Profiting from Pain: social impact bonds and social policy

Meghan Joy_John ShieldsMeghan Joy and John Shields

Social Impact Bonds (SIBs) are a social policy tool that claims to solve complex policy problems, such as homelessness, unemployment, and recidivism, through the scientific methods of financial modelling. Actively supported by several governments worldwide, SIBs provide a mechanism to turn the risky behaviours of vulnerable individuals into a form of profit making for private impact investors. SIB projects target population groups, such as the homeless, troubled youth, and obese, whose problems result in costly use of emergency-oriented public services such as shelters, prisons, and hospitals. In this way, SIBs are positioned as preventative, allowing future savings on costly public programs. These savings, also known as impacts, outcomes, or results are measured for their social value created (Dowling & Harvie, 2014). The SIB instrument places a current price on anticipated social value based on the assessed future risk that participants will not be reformed. Risks become a reward as investors bet on the extent to which vulnerable people will be transformed.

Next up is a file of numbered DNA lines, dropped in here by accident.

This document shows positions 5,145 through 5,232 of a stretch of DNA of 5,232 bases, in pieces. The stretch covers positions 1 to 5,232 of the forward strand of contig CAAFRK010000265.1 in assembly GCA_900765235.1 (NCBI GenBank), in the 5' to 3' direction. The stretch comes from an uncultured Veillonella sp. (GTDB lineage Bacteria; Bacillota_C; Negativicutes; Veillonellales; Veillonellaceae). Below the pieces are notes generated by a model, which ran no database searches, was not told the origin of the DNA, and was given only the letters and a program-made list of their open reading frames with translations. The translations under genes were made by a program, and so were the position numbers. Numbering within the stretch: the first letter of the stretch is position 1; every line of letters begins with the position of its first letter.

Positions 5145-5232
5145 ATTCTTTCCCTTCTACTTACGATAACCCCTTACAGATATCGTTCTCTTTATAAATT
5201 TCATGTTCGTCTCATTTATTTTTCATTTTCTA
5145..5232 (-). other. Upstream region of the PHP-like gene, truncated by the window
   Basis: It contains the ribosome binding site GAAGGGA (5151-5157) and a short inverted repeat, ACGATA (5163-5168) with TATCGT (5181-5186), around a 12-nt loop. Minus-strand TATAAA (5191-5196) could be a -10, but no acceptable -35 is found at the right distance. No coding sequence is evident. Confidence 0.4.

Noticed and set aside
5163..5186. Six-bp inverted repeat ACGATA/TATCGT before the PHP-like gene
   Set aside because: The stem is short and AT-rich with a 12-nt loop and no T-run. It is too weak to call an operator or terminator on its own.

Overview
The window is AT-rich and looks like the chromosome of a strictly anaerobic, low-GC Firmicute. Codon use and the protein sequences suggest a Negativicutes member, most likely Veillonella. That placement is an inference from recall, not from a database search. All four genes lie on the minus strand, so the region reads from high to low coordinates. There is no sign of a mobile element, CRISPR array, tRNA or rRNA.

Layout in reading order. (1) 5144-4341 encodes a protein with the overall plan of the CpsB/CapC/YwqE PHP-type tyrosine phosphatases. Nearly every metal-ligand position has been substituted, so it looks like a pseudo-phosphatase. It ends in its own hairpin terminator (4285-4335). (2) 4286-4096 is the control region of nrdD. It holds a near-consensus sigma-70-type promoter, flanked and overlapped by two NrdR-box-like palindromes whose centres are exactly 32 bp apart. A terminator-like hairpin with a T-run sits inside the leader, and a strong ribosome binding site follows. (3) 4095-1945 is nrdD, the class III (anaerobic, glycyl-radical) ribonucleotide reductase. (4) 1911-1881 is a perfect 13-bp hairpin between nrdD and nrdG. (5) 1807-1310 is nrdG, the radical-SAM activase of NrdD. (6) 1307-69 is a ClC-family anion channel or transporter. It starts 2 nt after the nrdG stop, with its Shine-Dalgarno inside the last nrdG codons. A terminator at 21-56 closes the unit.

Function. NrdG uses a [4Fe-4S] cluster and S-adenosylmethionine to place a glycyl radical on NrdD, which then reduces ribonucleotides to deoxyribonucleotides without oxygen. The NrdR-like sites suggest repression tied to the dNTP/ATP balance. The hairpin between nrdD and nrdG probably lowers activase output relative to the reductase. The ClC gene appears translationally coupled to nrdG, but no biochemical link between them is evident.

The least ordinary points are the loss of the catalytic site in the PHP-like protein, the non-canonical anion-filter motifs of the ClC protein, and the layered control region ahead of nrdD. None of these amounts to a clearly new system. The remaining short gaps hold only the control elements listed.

Social Impact Bonds (SIBs) are a new tool in the arsenal of neoliberal capitalism that might best be seen as an extension of public-private partnerships into the realm of social policy. As part of the pay-for-success movement, SIBs marketize social policy in ways that empower venture capitalists to profit from the misfortunes of others. The solution to difficult social problems has been cast with SIBs as a profiting from pain model.

The aim of our recent article in Policy & Politics entitled Austerity in the Making: Reconfiguring Social Policy through Social Impact Bonds is to identify future avenues for empirical research on SIBs to further assess how the tool reconfigures social policy and with what consequences for democracy and equity. Continue reading

Practice theory for practice change: Policy making to changing collective conventions

FionaSpotswoodFiona Spotswood

At the recent cross-government Behavioural Insights (BI) network conference, delegates were introduced to the idea of theories of practice as a way of framing policy making for behaviour change. BI network members design and test policies using principles from behavioural economics, which is as far removed from the sociological routes of ‘practice’ as it is possible to be. However, the limits of behavioural economics for achieving meaningful behaviour change are well documented. For example, critics have highlighted its narrow scope and low ambition in the face of intractable problems such as climate change and obesity.

Theories of practice underpin the work of an increasingly large number of academics who aim for systemic, cultural change, not just better choices. Some government social researchers (GSRs) are aware of the ‘practice’ approach, although the lack of evidence base has so far stunted its adoption. However, most GSRs are unfamiliar with its potential.

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